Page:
A typical dermaroller can be used 10-15 times after which it has to be disposed of, as the needles get dull (similar to razors). However, a more advanced model of dermarollers are designed with interchangeable heads, so instead of disposing of the entire device, you can replace just the head part.

To point out, microneedling rollers need to be sanitized after each use. Most dermarollers don’t come with a sanitizing solution and it has to be purchased separately (read how to properly clean your dermaroller/ dermastamp). Also, keep in mind at-home micro needling tools have very limited instructions on how to care for the device, so it’s your responsibility to do a proper research.

  • Pros of dermaroller

    Effective, cheap, easy to use, treats wide variety of skin concerns, little recovery time, great for treating large skin areas, minimal side effects.

  • Cons of dermaroller

    Requires some practice of applying the right amount of pressure while rolling, difficult to treat isolated or small areas of skin, micro tearing of the skin’s surface is possible, needs to be sanitized after each use.

Best Starter Derma Rollers

Here are a couple of great dermarollers suitable for beginners:

Sdara-beginners-microneedling roller

Sdara Dermaroller 0.25mm

Beginners roller with 0.25 millimeter titanium needles. Can be used on face and scalp.

ora microneedling set

ORA Microneedle Kit

Microneedle Face & Full Body Roller Kit by ORA with 4 interchangeable heads to target different skin areas.

Boutique-dermaroller-0.25mm

RoselynBoutique Roller 0.25mm

Great starter dermaroller with 0.25mm titanium microneedles.

Koi-golden-dermaroller

Koi Beauty Derma Roller 0.5mm

More advanced professional dermaroller with 192 titanium needles of 0.5 mm.

Dermapen

pink color dermapen and needle cartridge

The initial microneedling tools evolved significantly over the last decade. Derma pen (other names: micropen, microneedling pen, needling pen) is an upgraded version of a derma roller. In particular, it's a smaller device that looks like a thick pen, and instead of the needle cylinder, the derma pen has replaceable single-use needle cartridges consisting of 9 to 36 small needles. Interestingly, it is often confused with or misbranded as dermastamp.

To emphasize, the needle cartridge needs to be disposed after each treatment, unlike derma stamp and derma roller which are not motorized and can be disinfected (submerged) with isopropyl alcohol up to 15 treatments.

The main difference between dermapen vs dermaroller is that dermapen is a fully automated microneedling device, meaning that it is electrically powered and rechargeable.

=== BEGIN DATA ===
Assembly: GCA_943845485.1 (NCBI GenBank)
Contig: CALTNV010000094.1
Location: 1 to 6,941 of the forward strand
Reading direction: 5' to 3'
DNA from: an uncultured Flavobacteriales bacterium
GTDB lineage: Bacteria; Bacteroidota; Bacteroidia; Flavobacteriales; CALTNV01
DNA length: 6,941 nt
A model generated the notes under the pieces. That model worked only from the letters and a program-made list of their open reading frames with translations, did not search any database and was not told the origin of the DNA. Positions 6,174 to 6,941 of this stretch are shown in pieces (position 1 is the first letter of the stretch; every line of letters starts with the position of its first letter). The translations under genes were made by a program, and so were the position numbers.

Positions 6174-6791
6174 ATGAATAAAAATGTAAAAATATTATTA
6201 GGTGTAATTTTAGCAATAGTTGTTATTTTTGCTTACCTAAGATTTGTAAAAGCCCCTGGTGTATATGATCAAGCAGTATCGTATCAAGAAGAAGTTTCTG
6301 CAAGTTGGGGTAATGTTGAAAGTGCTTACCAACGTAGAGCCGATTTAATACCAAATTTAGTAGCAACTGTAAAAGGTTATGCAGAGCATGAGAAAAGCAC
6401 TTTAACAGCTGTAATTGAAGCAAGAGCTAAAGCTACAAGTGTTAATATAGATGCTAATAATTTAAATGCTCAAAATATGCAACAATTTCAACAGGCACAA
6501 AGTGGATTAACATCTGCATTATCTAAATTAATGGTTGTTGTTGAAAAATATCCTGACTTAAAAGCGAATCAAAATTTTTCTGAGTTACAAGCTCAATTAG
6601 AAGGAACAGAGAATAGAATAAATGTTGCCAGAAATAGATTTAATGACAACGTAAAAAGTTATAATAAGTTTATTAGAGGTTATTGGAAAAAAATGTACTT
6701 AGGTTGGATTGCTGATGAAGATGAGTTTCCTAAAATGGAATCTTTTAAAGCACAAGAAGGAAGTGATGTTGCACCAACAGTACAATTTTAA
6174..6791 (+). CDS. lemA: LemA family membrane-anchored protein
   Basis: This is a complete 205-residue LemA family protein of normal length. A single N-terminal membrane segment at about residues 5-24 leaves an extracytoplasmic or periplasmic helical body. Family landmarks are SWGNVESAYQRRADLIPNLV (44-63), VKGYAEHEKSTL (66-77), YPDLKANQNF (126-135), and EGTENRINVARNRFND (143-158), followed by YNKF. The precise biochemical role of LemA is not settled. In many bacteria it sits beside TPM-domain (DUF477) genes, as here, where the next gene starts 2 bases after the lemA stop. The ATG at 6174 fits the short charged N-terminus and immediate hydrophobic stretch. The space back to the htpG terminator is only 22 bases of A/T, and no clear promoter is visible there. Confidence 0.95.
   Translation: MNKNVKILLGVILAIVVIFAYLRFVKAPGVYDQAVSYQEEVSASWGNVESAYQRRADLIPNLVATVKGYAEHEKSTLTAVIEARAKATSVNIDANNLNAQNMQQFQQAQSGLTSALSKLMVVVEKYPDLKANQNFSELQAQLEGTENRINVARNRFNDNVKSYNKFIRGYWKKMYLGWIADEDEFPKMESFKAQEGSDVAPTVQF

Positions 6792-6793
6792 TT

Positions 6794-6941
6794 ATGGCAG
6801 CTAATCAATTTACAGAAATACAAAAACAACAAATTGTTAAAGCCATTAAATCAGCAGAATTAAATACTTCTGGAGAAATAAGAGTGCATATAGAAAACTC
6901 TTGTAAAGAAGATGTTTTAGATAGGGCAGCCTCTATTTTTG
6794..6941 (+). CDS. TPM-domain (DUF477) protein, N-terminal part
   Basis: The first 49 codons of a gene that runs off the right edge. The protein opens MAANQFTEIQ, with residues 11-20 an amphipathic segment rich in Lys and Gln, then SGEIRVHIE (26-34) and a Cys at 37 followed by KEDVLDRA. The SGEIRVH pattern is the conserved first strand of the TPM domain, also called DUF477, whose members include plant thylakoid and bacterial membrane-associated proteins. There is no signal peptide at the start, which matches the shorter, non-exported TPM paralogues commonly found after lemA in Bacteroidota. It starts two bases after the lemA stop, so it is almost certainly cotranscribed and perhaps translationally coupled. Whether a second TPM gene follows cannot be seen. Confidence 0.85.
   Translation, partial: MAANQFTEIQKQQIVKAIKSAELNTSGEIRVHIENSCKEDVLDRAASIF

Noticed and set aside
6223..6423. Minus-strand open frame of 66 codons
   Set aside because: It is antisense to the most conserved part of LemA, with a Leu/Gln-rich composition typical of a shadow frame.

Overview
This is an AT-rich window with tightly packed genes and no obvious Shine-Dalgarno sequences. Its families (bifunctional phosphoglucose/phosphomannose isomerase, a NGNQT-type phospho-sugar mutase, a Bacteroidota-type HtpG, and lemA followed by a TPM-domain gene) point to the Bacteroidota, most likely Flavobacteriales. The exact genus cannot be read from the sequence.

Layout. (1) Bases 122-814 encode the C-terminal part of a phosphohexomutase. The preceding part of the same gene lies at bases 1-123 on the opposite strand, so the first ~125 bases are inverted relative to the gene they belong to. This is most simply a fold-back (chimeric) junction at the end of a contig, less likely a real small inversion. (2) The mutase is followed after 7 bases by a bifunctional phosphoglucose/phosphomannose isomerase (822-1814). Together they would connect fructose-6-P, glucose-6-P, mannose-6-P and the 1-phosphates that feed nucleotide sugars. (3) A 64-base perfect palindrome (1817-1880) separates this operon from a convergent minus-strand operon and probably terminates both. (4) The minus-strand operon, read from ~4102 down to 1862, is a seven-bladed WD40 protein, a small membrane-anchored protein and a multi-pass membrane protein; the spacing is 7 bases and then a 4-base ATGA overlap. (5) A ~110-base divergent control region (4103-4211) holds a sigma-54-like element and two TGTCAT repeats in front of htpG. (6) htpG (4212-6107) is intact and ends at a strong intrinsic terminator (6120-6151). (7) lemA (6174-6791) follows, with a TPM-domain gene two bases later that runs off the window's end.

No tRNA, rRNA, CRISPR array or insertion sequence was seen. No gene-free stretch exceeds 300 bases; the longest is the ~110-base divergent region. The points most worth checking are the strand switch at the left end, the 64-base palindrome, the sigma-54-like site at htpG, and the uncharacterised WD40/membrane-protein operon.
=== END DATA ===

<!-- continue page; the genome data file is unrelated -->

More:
To explain, it works by making stamp-like motion over the treated area. Unlike a derma roller that has to be manually rolled, the dermapen is held perpendicular to the skin, and the penetration motion is done in a stamp-like manner once the microneedling pen is switched on.

Another advantage of dermapen is the adjustable needle depth and ability to choose different speed modes, so your treatment can be fully customized. Since different needle length can address different skin conditions, it is important to research and select wisely the length of needles, as well as proper treatment preparations and post-treatment care.

When comparing dermapen vs dermaroller, one of the advantages of using derma pen is that it allows a more precise treatment for isolated skin areas and is great for targeting individual scars or wrinkles. In general, derma pens are usually more expensive than derma rollers and on average range between $60 and $150.

Currently, these are the most trustworthy microneeling pens:

  • Dr. Pen A6 Kit on Amazon, which includes microneedling pen with 5 speed levels and 10 disposable needle cartridges.

Tip 1: Microneedling with needles of 0.5mm and longer can feel quite painful and numbing cream/topical anesthetic is recommended. We suggest using estheticians favorite Greencaine Blast or Ebanel Numb 520 on Amazon.

Tip 2: Using cooling tools like ice globes, ice roller or chilled gemstone roller can significantly reduce irritation after microneedling treatment and sooth the skin right away.

  • Pros of dermapen

    Adjustable needle length, precise vertical penetration with no skin tearing, treats wide variety of skin concerns, great for isolated or smaller areas, disposable needle tips.

  • Cons of dermapen

    Takes longer to treat larger areas, requires some practicing, needle tip needs to be replaced each time, temptation to use longer needle setting.

Dermastamp

dermastamp with clear handle and pink needle head